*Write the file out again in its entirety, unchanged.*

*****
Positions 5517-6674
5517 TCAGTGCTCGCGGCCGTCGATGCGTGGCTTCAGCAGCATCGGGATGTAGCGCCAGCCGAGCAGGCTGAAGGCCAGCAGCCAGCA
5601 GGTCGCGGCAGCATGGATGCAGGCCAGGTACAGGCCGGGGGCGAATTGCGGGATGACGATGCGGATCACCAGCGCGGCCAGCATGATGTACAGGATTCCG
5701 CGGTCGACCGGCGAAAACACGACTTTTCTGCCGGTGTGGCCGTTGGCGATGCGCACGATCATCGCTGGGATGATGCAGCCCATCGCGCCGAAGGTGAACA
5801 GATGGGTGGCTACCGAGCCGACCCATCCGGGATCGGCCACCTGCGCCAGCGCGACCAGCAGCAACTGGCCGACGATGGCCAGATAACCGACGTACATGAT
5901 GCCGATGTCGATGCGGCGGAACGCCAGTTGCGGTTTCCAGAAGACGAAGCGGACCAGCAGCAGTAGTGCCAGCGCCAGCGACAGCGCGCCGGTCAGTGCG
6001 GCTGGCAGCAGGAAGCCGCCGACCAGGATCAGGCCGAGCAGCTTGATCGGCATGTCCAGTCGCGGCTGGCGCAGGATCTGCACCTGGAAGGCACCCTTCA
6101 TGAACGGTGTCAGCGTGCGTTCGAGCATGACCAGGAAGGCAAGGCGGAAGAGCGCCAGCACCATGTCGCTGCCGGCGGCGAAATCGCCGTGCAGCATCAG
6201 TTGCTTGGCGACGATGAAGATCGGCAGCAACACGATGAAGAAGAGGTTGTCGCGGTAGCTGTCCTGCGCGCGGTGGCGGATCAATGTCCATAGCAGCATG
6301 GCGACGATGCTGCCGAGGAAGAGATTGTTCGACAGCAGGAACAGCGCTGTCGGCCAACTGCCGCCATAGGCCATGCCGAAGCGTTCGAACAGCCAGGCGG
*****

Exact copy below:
Positions 5517-6674
5517 TCAGTGCTCGCGGCCGTCGATGCGTGGCTTCAGCAGCATCGGGATGTAGCGCCAGCCGAGCAGGCTGAAGGCCAGCAGCCAGCA
5601 GGTCGCGGCAGCATGGATGCAGGCCAGGTACAGGCCGGGGGCGAATTGCGGGATGACGATGCGGATCACCAGCGCGGCCAGCATGATGTACAGGATTCCG
5701 CGGTCGACCGGCGAAAACACGACTTTTCTGCCGGTGTGGCCGTTGGCGATGCGCACGATCATCGCTGGGATGATGCAGCCCATCGCGCCGAAGGTGAACA
5801 GATGGGTGGCTACCGAGCCGACCCATCCGGGATCGGCCACCTGCGCCAGCGCGACCAGCAGCAACTGGCCGACGATGGCCAGATAACCGACGTACATGAT
5901 GCCGATGTCGATGCGGCGGAACGCCAGTTGCGGTTTCCAGAAGACGAAGCGGACCAGCAGCAGTAGTGCCAGCGCCAGCGACAGCGCGCCGGTCAGTGCG
6001 GCTGGCAGCAGGAAGCCGCCGACCAGGATCAGGCCGAGCAGCTTGATCGGCATGTCCAGTCGCGGCTGGCGCAGGATCTGCACCTGGAAGGCACCCTTCA
6101 TGAACGGTGTCAGCGTGCGTTCGAGCATGACCAGGAAGGCAAGGCGGAAGAGCGCCAGCACCATGTCGCTGCCGGCGGCGAAATCGCCGTGCAGCATCAG
6201 TTGCTTGGCGACGATGAAGATCGGCAGCAACACGATGAAGAAGAGGTTGTCGCGGTAGCTGTCCTGCGCGCGGTGGCGGATCAATGTCCATAGCAGCATG
6301 GCGACGATGCTGCCGAGGAAGAGATTGTTCGACAGCAGGAACAGCGCTGTCGGCCAACTGCCGCCATAGGCCATGCCGAAGCGTTCGAACAGCCAGGCGG